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When It Comes to Your CGM, Have a Backup Plan

In April 2023, the U.S. Food and Drug Administration (FDA) recalled the devices used with many FreeStyle Libre glucose monitors due to the potential for overheating, spark, or catching fire when charging.1

This reminded me, yet again, how dependent so many of us are on continuous glucose monitors (CGMs) and other diabetes medical devices to help manage our diabetes.

While these medical devices make it easier to manage our glucose levels more accurately, they can also leave us in the lurch when they fail or become unavailable — making it all the more important to have a backup plan.

How can diabetes medical devices become unavailable?

FDA recalls aren't the only reason your diabetes medical devices can unexpectedly become unavailable or unusable.1

The device can simply stop working, break, or be discontinued by the manufacturer. Forgetting the device somewhere or running out of supplies will make it unusable, at least for a while.

Outside forces can also come into play. Power outages can interrupt service, especially when there's no other way to charge a device. Internet outages disrupt sharing of your data to the cloud or an app, leading to gaps in data. And as we experience extreme weather events, losing power or internet access is becoming more common.

In all of these situations, getting a replacement device or having service restored to your device will take time. With that in mind, it only makes sense to think about how to continue with diabetes management before we cannot use our diabetes medical devices.

Create your diabetes management backup plan

The most direct backup strategies for losing the use of your CGM or other diabetes medical device are also the most obvious ones:

  • Own a spare device and have extra supplies at hand.
  • Use a glucose meter or syringes.

Have extra supplies

Retaining spare devices and supplies is probably the most obvious strategy as a backup plan. The spare device doesn't even need to be the same make or model. It can be an older version of the device.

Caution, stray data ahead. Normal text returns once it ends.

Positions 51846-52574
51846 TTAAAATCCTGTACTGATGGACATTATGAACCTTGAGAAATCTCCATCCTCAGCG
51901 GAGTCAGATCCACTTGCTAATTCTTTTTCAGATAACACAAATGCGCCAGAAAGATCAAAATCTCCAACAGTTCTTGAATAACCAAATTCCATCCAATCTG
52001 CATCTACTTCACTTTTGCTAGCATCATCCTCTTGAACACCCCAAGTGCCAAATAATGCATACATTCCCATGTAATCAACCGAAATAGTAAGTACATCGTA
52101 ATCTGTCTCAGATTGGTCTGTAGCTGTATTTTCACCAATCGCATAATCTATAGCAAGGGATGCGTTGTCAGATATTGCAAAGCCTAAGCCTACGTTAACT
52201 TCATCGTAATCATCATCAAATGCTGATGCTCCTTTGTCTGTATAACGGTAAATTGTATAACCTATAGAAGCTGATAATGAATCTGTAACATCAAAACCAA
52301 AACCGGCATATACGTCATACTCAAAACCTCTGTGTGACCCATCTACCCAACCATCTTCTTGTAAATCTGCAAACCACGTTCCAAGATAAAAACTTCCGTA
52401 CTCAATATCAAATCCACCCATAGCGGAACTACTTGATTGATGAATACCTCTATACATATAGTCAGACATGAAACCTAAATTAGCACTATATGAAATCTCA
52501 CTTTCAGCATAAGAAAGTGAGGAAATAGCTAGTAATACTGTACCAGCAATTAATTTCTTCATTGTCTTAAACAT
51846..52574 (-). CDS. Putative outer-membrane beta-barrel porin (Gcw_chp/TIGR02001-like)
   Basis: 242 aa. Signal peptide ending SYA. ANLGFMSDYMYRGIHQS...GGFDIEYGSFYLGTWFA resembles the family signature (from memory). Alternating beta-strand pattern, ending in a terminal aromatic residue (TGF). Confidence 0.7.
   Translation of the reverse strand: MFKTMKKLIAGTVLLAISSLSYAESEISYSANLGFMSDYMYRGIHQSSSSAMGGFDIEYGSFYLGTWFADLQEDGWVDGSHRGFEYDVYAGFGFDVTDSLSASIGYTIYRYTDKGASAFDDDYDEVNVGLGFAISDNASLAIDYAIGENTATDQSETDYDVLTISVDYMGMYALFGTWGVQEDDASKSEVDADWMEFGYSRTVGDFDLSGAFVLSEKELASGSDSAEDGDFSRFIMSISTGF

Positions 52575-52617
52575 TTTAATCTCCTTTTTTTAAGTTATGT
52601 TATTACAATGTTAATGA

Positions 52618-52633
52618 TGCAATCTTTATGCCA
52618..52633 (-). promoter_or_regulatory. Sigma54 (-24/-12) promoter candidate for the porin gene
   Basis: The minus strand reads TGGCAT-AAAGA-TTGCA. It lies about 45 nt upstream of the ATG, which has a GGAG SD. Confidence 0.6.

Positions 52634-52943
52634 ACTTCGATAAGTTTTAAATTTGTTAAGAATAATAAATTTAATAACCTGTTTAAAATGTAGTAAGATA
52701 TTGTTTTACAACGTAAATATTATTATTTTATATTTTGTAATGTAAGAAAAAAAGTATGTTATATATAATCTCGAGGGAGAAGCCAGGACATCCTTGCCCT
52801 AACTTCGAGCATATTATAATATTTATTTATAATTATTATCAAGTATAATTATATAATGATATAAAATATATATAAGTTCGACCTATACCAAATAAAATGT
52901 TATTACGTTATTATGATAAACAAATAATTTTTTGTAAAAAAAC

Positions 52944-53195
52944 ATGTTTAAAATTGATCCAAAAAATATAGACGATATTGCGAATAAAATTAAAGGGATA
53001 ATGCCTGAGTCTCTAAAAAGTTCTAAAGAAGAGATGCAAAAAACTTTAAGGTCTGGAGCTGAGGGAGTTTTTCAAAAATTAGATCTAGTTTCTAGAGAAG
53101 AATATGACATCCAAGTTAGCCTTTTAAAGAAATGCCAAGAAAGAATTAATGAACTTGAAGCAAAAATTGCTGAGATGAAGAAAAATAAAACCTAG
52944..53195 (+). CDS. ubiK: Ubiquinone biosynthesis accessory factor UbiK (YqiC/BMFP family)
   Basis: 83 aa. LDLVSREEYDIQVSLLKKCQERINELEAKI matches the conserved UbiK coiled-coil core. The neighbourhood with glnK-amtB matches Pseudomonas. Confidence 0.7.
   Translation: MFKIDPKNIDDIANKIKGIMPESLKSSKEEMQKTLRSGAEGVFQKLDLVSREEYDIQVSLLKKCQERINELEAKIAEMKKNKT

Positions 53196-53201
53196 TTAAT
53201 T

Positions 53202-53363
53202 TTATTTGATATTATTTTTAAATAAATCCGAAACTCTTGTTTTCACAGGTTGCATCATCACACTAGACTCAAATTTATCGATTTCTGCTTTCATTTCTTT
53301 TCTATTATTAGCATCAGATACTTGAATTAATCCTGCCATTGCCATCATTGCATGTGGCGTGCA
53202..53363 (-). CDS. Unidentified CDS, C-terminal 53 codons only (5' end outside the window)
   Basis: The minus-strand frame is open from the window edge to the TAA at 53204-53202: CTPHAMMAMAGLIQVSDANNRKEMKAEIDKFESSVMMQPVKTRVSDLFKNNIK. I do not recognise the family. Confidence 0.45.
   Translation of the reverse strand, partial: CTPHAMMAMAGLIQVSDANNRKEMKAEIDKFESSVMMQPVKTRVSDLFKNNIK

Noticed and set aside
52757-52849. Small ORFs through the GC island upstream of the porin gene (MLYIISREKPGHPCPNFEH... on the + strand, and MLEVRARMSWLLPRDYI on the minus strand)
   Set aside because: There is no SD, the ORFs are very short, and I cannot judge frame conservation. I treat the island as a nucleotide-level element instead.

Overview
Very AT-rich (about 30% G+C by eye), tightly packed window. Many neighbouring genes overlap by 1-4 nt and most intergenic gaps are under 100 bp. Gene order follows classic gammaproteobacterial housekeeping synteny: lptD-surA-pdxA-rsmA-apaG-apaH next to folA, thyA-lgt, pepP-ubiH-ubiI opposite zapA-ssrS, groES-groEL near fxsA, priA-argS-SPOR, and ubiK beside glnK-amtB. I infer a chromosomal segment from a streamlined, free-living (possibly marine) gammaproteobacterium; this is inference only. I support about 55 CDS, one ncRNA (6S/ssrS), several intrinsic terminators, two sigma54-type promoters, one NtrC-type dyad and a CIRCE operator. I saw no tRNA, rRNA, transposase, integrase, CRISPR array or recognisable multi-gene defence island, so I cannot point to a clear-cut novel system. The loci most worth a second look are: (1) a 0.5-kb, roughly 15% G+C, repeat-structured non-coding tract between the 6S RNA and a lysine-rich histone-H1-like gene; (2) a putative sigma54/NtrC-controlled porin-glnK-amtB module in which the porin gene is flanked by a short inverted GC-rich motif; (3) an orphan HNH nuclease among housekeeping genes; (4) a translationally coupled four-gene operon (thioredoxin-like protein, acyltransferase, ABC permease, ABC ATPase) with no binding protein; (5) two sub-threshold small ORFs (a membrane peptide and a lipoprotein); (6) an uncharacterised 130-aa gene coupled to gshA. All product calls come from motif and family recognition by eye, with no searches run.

Just ensure you also have the supplies you need and that they are not expired. If your everyday device has a connected app, you may need to manually enter your readings to keep your data current.

Use traditional methods

If you have to replace your CGM, this probably means going back to using a glucometer. For someone using insulin, it can mean going from using a pump or smart pen to multiple daily injections (MDI) with syringes.

In this case, ensuring you have the supplies you need and that they haven't expired is essential. Additionally, you want to make sure you're still comfortable doing things "the old way."

You might have to set a timer to remind you to check your glucose levels throughout the day. Or you might need to practice drawing insulin into a syringe and manually administering a shot now and then.

Prepare your plan in advance

For these strategies to work, you'll need to prepare in advance. Once a year, or maybe more often, check that you have the backup device and supplies you would need if you suddenly couldn't use your diabetes medical device. Also, be sure to practice using your backup system to be confident when using them.

Stay current on the news about diabetes medical devices

To be prepared, it's necessary to keep informed about diabetes medical device news and recalls. 2 great sources for this information are:

  • Your doctor or trusted medical provider
  • The U.S. FDA

Rely on your healthcare team

Talk with your medical provider about any concerns about using a diabetes medical device and the options available if your CGM or another device suddenly can't be used.

Your medical provider can address your particular situation and help you put a plan in place before an emergency happens.

Sign up for safety alerts

The FDA's safety alerts will help you stay informed about diabetes news and recalls of medications and medical devices. Visit the Recalls, Market Withdrawals, and Safety Alerts page. Search for "diabetes" to see the latest notices.

They also have a newsletter you can subscribe to. While there's a mailing list for diabetes medications, there isn't a newsletter specifically for diabetes medical devices.

Empower yourself always to have a plan

Having a backup plan in place before your CGM or other diabetes medical device can no longer be used is one of the best ways you can protect yourself and your health.

Knowing what you will do and being confident that you have what you need in place before facing a device recall or failure will buy you some peace of mind and help keep your diabetes management on track.

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This article represents the opinions, thoughts, and experiences of the author; none of this content has been paid for by any advertiser. The Type2Diabetes.com team does not recommend or endorse any products or treatments discussed herein. Learn more about how we maintain editorial integrity here.

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